In addition to our podcast, we recommend these resources.
The online and print versions of Dr. Quigley’s book are already available (links below). Stay tuned for the audiobook.
Dr. Thomas Johnson is a neuroscientist and glaucoma specialist at the Johns Hopkins Wilmer Eye Institute. In addition to treating children and adults with glaucoma, he leads an expert team of diverse scientific and clinical investigators who, together, are working to better understand why patients with glaucoma lose vision, how we can prevent it, and how we can reverse it.
Learn more here.
Since 1995, Johns Hopkins Medicine’s annual women’s health program A Woman's Journey provides new and compelling information about important issues affecting women's health. Through a selection of seminars presented exclusively by Hopkins faculty physicians, participants are able to hear first-hand about advances in medicine from the individuals performing the research, all the while interacting with a diverse group of attendees.
Listen to previous webcasts here.
Patient advocates Cathy Gildenhorn and Beth Glassman share their medical challenges living with rare diseases and are joined by fellow advocates and experts. Our very own host of Diagnosis Glaucoma, Dr. Mona Kaleem, is featured in Episode 6. Dr. Kaleem shares her expertise about risk factors, screening, diagnosis, resources, development, and treatment for glaucoma.
You can also listen to Episode 35 of Diagnosis Glaucoma, where Beth Glassman provides insight on glaucoma from a patient's perspective.
Glaucoma: What Every Patient Should Know
This patient-oriented guide, written by Dr. Harry Quigley and Dr. Mona Kaleem, gives authoritative answers, easily understood explanations, helpful suggestions, and lifestyle advice to patients with glaucoma.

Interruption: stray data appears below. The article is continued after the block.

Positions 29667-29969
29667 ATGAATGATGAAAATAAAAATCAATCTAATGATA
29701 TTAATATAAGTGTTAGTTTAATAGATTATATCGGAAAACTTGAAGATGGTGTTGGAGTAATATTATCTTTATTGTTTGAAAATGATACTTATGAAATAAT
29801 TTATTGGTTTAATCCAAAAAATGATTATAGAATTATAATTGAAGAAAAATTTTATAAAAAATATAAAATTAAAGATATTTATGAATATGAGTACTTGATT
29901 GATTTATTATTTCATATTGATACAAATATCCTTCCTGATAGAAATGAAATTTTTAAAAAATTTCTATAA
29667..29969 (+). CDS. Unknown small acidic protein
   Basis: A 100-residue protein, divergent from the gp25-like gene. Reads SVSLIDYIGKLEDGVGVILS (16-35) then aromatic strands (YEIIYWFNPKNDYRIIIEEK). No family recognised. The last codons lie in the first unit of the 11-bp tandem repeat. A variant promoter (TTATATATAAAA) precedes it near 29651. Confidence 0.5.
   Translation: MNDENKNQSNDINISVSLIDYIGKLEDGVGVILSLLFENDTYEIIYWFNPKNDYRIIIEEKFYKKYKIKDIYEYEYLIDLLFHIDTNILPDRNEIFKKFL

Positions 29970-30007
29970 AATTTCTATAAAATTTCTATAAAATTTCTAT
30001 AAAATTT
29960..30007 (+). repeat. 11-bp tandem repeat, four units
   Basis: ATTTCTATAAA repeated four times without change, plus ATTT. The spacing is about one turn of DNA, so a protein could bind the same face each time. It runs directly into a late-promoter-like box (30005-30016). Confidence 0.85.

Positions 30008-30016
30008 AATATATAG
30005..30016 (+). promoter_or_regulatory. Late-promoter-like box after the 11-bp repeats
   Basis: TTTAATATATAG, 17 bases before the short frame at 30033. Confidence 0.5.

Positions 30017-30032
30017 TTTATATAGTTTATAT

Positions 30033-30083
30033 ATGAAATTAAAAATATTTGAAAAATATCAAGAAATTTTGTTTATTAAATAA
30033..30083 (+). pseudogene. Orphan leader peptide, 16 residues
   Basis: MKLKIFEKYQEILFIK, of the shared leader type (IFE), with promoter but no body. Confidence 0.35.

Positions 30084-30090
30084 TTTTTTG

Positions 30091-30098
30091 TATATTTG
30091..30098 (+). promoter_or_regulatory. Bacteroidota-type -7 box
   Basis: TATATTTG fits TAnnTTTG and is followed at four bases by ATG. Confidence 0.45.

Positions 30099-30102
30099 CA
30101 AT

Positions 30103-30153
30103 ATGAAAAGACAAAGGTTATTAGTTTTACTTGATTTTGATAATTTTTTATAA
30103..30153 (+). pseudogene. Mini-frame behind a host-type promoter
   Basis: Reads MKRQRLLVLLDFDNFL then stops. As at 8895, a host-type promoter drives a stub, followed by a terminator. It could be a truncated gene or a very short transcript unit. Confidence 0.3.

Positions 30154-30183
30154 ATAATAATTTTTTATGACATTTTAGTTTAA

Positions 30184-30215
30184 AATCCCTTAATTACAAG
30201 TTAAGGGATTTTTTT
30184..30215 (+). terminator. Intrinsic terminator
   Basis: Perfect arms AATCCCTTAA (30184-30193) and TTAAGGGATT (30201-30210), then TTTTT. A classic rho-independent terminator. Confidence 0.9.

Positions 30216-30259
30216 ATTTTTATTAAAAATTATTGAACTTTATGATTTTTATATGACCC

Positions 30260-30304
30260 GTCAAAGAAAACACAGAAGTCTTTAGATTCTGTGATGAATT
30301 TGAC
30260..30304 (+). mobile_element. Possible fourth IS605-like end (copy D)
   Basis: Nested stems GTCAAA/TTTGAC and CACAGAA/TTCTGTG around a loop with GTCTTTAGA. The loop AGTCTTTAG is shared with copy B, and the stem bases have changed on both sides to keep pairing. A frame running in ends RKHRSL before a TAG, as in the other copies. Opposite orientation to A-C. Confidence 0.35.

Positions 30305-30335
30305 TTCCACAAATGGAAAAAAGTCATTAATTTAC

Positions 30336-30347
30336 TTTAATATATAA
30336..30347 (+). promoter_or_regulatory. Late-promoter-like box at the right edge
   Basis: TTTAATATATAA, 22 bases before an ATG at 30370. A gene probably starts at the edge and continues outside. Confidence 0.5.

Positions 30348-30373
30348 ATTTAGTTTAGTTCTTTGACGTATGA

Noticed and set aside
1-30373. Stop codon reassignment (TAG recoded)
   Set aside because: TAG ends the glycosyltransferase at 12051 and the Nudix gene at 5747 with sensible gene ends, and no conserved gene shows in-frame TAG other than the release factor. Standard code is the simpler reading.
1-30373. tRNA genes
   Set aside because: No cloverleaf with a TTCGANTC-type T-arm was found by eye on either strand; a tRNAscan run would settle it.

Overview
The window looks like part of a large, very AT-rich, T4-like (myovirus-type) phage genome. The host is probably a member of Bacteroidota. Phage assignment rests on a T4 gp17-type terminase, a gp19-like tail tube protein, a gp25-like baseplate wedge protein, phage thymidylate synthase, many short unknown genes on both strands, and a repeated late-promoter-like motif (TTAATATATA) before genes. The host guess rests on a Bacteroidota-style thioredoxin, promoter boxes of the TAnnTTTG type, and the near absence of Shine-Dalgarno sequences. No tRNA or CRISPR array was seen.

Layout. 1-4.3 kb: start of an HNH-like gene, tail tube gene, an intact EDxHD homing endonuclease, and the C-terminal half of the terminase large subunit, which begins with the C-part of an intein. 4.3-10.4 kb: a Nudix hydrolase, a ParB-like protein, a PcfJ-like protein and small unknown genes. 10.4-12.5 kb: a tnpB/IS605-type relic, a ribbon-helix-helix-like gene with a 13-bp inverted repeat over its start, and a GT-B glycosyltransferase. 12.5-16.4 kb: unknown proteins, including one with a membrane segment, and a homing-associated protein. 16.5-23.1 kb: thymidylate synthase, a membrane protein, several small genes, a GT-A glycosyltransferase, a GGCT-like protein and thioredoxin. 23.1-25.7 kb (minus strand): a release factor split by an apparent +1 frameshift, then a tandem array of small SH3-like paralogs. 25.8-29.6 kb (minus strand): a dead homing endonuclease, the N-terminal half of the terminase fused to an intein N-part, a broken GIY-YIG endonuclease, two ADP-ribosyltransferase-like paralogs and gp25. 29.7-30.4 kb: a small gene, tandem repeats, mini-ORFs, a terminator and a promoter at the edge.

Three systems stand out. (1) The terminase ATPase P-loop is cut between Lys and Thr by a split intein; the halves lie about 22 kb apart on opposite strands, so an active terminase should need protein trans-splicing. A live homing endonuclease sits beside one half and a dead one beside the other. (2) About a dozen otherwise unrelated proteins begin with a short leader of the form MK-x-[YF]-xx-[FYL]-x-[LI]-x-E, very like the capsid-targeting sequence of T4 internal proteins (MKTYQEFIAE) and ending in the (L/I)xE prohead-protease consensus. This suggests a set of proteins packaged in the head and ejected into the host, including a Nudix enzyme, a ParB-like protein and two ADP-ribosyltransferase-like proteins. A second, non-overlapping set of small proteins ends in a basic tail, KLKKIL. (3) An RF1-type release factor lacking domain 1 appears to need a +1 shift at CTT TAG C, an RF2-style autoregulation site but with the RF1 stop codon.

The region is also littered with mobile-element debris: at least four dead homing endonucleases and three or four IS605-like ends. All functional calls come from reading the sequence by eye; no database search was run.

The Glaucoma Division at the Wilmer Eye Institute offers the latest in comprehensive glaucoma care, treatments and second opinion consultations to patients of all ages and for all forms of glaucoma, whether primary or related to complex eye problems.
Glaucoma is a disease that damages your eye’s optic nerve. It usually happens when fluid builds up in the front part of your eye. That extra fluid increases the pressure in your eye, damaging the optic nerve."
According to the American Academy of Ophthalmology, more than 2.9 million Americans age 40 and older have low vision, which is defined as best-corrected visual acuity worse than 20/40. Moderator Lillie Shockney is joined by two guests discussing gaining independence in the presence of vision loss. First guest is optometrist, Associate Professor of Ophthalmology and Rehabilitation Medicine, and the director of the Lions Vision Research and Rehabilitation Center at the Wilmer Eye Institute at Johns Hopkins, Dr. Judith Goldstein. Our second guest is Ms. Beth Glassman, a patient of Dr. Goldstein sharing how the Low Vision services helped improve her life.
Dr. Mona Kaleem is an Associate Professor of Ophthalmology at the Wilmer Eye Institute who has developed a reputation for teaching others about how to live a better life with glaucoma, often incorporating her knowledge of integrative medicine into the discussion.